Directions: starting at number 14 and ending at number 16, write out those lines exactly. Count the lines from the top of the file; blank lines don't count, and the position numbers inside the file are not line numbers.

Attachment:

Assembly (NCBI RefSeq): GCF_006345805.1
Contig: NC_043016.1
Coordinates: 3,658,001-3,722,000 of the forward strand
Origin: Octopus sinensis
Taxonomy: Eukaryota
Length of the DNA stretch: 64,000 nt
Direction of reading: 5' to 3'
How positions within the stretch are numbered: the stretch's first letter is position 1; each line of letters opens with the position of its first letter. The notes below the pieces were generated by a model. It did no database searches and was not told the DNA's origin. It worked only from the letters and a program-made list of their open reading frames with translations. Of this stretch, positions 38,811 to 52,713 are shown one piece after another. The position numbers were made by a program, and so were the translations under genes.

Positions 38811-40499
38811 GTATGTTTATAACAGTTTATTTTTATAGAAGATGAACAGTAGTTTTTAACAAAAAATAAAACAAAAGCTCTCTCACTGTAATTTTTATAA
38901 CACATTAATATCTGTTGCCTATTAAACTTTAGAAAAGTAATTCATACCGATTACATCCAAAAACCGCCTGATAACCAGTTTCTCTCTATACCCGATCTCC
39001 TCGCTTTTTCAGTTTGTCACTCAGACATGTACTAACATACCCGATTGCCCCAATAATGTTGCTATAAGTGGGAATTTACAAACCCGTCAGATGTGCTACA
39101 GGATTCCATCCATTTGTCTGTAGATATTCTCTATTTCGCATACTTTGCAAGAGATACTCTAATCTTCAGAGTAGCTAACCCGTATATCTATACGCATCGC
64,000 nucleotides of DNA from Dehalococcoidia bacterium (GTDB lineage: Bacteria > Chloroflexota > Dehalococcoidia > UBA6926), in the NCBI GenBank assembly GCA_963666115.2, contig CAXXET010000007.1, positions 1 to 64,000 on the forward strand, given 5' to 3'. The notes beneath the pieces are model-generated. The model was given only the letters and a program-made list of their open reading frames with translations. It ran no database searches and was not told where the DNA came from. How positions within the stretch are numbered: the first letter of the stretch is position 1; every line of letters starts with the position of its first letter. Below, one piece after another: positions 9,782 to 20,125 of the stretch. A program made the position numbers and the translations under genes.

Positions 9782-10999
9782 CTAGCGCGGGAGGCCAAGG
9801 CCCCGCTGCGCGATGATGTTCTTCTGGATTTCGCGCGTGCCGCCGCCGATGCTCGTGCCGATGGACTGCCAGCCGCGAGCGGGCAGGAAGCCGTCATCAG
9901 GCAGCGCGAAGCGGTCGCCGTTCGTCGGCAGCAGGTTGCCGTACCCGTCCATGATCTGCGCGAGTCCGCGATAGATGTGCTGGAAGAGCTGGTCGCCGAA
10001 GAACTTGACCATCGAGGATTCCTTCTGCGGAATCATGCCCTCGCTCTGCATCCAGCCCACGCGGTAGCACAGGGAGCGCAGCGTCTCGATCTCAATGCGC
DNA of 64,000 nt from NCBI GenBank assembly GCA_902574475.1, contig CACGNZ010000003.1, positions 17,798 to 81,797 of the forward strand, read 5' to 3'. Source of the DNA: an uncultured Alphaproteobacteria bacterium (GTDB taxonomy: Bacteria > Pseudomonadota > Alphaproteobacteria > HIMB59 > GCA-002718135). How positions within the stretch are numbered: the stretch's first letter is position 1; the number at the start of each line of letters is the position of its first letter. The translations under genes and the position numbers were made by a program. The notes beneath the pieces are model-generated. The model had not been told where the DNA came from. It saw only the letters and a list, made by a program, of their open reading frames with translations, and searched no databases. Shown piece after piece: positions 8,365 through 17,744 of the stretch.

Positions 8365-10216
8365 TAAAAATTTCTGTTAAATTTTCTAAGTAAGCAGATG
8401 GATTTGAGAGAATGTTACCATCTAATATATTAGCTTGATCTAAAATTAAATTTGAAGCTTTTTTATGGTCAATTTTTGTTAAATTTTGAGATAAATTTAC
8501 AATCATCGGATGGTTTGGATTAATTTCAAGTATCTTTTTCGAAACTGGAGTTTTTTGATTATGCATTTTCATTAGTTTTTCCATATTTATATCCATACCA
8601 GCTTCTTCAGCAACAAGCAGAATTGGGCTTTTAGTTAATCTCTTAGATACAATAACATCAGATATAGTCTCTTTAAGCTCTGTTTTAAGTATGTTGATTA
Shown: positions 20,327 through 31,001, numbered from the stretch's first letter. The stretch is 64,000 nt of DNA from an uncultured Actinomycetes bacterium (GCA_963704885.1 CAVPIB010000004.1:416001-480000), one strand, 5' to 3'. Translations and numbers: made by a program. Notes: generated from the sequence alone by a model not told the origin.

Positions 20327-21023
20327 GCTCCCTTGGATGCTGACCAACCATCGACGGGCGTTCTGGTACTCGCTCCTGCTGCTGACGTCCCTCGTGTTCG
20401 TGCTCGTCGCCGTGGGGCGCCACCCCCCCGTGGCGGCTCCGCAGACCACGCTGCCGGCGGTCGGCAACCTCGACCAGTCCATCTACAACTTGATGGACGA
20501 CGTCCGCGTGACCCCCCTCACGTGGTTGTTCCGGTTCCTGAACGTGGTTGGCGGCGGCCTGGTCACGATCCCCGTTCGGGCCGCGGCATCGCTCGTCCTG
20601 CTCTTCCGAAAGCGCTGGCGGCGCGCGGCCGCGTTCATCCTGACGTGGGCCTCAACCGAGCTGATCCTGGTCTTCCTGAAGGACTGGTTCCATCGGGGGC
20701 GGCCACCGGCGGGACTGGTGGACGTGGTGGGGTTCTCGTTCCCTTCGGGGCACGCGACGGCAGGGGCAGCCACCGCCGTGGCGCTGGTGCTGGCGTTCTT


64,000 nucleotides of DNA from Dehalococcoidia bacterium (GTDB lineage: Bacteria > Chloroflexota > Dehalococcoidia > UBA6926), in the NCBI GenBank assembly GCA_963666115.2, contig CAXXET010000007.1, positions 1 to 64,000 on the forward strand, given 5' to 3'. The notes beneath the pieces are model-generated. The model was given only the letters and a program-made list of their open reading frames with translations. It ran no database searches and was not told where the DNA came from. How positions within the stretch are numbered: the first letter of the stretch is position 1; every line of letters starts with the position of its first letter. Below, one piece after another: positions 9,782 to 20,125 of the stretch. A program made the position numbers and the translations under genes.

Positions 9782-10999
9782 CTAGCGCGGGAGGCCAAGG